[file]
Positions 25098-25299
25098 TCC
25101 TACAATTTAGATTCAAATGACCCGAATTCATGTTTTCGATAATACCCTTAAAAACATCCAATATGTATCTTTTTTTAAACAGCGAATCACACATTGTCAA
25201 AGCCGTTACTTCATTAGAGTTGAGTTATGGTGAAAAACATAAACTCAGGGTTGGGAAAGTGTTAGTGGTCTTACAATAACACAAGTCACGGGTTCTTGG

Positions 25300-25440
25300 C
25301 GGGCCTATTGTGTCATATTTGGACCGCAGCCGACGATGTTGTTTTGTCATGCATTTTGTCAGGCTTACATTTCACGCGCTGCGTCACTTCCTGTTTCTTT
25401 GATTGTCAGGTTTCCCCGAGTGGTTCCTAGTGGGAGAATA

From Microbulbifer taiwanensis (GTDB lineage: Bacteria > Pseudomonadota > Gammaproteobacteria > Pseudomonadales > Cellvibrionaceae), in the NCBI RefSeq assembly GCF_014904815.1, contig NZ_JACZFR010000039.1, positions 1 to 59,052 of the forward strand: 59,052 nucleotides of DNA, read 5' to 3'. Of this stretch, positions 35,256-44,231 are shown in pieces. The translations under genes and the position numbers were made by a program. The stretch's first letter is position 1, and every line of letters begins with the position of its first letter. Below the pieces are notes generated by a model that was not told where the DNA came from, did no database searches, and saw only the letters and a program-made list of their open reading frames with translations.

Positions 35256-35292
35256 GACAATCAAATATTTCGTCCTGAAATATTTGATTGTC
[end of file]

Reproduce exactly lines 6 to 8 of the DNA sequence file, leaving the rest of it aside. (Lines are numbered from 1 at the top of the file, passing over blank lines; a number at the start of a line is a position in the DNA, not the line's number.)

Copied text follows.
25300 C
25301 GGGCCTATTGTGTCATATTTGGACCGCAGCCGACGATGTTGTTTTGTCATGCATTTTGTCAGGCTTACATTTCACGCGCTGCGTCACTTCCTGTTTCTTT
25401 GATTGTCAGGTTTCCCCGAGTGGTTCCTAGTGGGAGAATA